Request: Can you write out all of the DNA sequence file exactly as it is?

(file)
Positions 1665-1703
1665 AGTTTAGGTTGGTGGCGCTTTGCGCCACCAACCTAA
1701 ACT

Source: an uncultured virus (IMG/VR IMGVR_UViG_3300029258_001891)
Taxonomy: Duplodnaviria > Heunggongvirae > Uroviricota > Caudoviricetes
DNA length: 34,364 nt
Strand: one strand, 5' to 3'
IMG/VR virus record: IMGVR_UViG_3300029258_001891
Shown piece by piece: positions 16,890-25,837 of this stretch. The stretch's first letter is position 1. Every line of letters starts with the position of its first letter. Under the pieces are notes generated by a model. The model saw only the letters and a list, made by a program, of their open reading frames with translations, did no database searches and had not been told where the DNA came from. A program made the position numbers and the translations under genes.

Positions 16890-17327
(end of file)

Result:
Positions 1665-1703
1665 AGTTTAGGTTGGTGGCGCTTTGCGCCACCAACCTAA
1701 ACT

Source: an uncultured virus (IMG/VR IMGVR_UViG_3300029258_001891)
Taxonomy: Duplodnaviria > Heunggongvirae > Uroviricota > Caudoviricetes
DNA length: 34,364 nt
Strand: one strand, 5' to 3'
IMG/VR virus record: IMGVR_UViG_3300029258_001891
Shown piece by piece: positions 16,890-25,837 of this stretch. The stretch's first letter is position 1. Every line of letters starts with the position of its first letter. Under the pieces are notes generated by a model. The model saw only the letters and a list, made by a program, of their open reading frames with translations, did no database searches and had not been told where the DNA came from. A program made the position numbers and the translations under genes.

Positions 16890-17327